In one scene a garden rake’s edge is gently slid up a dancer’s butt crack, in another they glide their hands up and down a large garden fork’s shaft, then later two dancers roll and slither across the floor and each other in an athletic and sensual display of partnering. These intimate images, that could have easily become crude, are playful and inoffensive explorations of the natural body. Some things are only taboo if your human, but if your more-than-human it has a much different effect. 

How clever do you have to be to build a single prop, that “acts” as a scanner, a mini fridge, a breast pump, and a lighting device? The assemblage sits on wheels and appears to the audience as one large mechanical device. In a spectacular moment, a dancer climbs temptingly on top to access the photocopier. They press different body parts onto its surface as the images appear projected into the space. Bum in the air, face in the scanner, on display- there is a profound need to be seen, to see self, to reproduce self. A motherhood of a different kind.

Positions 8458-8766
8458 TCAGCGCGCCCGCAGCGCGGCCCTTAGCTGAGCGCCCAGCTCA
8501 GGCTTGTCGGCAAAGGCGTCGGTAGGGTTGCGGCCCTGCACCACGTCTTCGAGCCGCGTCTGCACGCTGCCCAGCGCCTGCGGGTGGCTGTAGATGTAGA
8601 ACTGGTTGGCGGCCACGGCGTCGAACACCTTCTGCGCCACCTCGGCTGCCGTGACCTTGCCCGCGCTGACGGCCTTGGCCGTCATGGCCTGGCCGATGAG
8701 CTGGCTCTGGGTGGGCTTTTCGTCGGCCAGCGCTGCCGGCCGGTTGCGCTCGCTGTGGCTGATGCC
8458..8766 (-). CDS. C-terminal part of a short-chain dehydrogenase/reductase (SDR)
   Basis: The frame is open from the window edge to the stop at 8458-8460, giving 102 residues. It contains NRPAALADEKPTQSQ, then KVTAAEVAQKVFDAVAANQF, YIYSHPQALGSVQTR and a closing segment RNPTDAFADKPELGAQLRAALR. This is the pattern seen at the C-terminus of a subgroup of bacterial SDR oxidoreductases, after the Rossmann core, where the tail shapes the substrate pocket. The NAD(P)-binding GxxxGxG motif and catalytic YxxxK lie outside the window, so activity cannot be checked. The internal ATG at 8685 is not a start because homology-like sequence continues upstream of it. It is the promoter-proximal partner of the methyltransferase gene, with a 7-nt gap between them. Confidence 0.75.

A clear choice to limit the emotional performance of the characters amplifies the often “doll like” quality of the movements. In many ways, this choice adds subtlety to the emotional journey of the bodies on stage because our attention to each tiny look and gesture is heightened. It reminds me of the ambivalence of my garden, my plants almost seeming to stand still, but if you look closely and with patience, you see signs of growth, sickness, life. But by the end of the show, I find myself craving a counterpoint to the restrained approach. Including dynamic moments of emotional portrayal could provide contrast to the moments of subtlety and further support the ideas present.